Raja Izat Raja Ib...
User offline. Last seen 9 years 7 weeks ago. Offline
Joined: 2 Jun 2005
Posts: 299
Hi All,

Schedule Analysis is based on what you Think, experiences.
Its not matter of how many activities you have done but to understand the risk u have to understand the sequence and the what Material to relate with and what are the schedule interfacing with. So that is the risk.

From my point of view.
Gwen Blair
User offline. Last seen 6 years 40 weeks ago. Offline
Joined: 2 Jul 2004
Posts: 182
We did our BRISK schedule of late and was limited to 250 activities for a project of hull, topsides, turret, integration, gas export pipeline, subsea installation. That also had to include all the owners scope such as HSSE, operations, Project Assurance, QA, Drilling & Completion and Subsurface. Thats includes Engineering, procurement as well.
We got penalised for being too scant with our detail (I wont bother to tell you the replies, I am sure you can imagine!)
Philip Rawlings
User offline. Last seen 4 years 25 weeks ago. Offline
Joined: 16 Nov 2004
Posts: 41
Groups: None
If you are creating a schedule especially for SRA then I would recommend a few hundred activities (so that the risk estimator can examine reasonably-sized durations). If you are taking an existing schedule then the highest-level at which logic etc. is consistent. This may be a lot of activities but then you need to concentrate on critical path and/or sensitive activities.

As usual, there is no absolute answer (in my belief).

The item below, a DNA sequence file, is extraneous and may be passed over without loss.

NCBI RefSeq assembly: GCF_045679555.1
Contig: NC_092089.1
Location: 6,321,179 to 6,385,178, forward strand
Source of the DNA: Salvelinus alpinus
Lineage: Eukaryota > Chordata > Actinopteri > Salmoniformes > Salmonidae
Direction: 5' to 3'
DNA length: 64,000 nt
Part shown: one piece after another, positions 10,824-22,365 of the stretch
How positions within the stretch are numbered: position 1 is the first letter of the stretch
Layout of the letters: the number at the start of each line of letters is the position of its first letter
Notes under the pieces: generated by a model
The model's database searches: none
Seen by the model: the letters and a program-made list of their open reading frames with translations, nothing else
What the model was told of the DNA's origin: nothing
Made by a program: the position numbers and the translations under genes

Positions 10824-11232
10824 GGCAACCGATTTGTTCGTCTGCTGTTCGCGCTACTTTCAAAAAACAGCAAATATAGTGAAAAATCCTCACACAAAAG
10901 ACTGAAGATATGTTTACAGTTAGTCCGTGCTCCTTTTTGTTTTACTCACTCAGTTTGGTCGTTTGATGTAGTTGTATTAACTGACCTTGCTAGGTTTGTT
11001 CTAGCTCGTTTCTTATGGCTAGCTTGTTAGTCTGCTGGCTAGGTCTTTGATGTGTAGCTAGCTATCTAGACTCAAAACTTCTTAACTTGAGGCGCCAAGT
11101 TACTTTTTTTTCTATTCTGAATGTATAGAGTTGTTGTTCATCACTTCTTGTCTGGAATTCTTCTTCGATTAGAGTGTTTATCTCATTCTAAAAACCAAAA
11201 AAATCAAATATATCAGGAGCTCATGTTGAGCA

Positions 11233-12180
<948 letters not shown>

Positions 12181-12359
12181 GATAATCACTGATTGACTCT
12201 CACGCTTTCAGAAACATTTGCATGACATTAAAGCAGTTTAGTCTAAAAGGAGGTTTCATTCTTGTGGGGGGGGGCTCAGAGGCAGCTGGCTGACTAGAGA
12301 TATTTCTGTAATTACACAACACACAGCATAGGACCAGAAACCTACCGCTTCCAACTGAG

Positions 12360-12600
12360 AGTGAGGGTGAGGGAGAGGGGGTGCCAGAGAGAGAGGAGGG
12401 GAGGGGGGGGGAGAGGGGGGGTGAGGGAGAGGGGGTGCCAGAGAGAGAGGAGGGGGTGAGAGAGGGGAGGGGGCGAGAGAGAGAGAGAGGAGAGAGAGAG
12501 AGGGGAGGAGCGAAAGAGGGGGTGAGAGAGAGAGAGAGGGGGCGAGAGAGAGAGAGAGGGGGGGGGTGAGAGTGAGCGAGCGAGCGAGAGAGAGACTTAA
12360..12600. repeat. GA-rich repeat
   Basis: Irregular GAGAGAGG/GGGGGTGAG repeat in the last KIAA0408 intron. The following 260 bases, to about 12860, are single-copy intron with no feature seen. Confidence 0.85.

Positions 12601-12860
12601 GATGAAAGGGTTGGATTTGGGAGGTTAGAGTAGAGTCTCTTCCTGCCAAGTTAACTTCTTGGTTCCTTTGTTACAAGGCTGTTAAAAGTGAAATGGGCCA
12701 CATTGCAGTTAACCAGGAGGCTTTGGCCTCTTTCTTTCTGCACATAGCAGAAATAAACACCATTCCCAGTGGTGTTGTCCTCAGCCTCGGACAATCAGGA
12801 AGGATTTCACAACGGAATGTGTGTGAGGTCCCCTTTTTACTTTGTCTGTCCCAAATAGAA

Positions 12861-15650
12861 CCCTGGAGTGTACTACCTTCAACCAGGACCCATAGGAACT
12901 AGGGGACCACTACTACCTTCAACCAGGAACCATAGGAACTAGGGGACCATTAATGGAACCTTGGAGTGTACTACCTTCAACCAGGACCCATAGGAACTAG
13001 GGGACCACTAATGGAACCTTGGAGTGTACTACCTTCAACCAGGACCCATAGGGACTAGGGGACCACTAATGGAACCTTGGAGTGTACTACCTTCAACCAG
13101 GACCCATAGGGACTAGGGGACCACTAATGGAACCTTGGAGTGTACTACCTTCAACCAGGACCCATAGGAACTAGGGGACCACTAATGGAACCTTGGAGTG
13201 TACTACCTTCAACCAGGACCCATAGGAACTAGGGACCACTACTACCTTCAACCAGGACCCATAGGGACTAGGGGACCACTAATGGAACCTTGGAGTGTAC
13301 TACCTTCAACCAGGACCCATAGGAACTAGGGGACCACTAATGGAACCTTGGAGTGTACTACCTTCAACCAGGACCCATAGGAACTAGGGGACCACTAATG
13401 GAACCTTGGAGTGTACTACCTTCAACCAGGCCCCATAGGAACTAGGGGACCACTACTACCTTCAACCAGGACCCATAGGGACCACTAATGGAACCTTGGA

Bernard Ertl
User offline. Last seen 5 years 30 weeks ago. Offline
Joined: 20 Nov 2002
Posts: 757
Colin, I think the answer is dependent upon the method you are employing to analyze risks. It would appear that your method is sensitive to the structure of the schedule.

Did you see my post about RiskyProject in the Software for Risk Assessment thread? They are using an Event Chain Methodology that looks interesting and (as I understand it) will be indifferent to the level of detail in the schedule.

Bernard Ertl
InterPlan Systems - eTaskMaker Project Planning Software
Colin,
I have never seen a schedule that being summarised keeps all the logic, resource requirements and all other necessary information. In that case I don’t understand the reason why it was described in more details.
I don’t understand why SRA results depend on activity durations. If correlations are not taken into consideration the results will be unreliable in any case.
Summarising schedules you will loose additional necessary information.
The only purpose of summarisation that I could understand is receiving the same results produciong SRA next time. The errors that you will have the first time will repeat on second.

Vladimir
Colin Cropley
User offline. Last seen 2 years 7 weeks ago. Offline
Joined: 1 Feb 2002
Posts: 57
Groups: None
Vladimir
When I am asked to do a Schedule Risk Analysis (SRA), some of the first questions I have are concerned with the schedule:
Is it a good model of the project?
Does it have appropriate logic?
How many activities are there?
How long are the activity durations?
If there are too many activities and the durations are generally short, as commented in my discussion thread about Correlation, the SRA analysis is likely to produce a duration uncertainty that is too narrow.
So in a number of instances, it may be necessary to summarise the schedule before performing the SRA.
If meaningful and representative logic links can be preserved as the schedule is increasingly summarised and the summary activities are lengthened, the duration uncertainty of the project is likely to increase, unless duration correlation has been used in the more detailed schedules.

The question is, how much summarisation is enough?

Colin Cropley
Colin,
I cannot understand your question. Schedule Risk Analysis is applied to the existing schedule and it may contain 25, 250 or 250000 activities. A number of schedule activities does not depend on your wishes.
Vladimir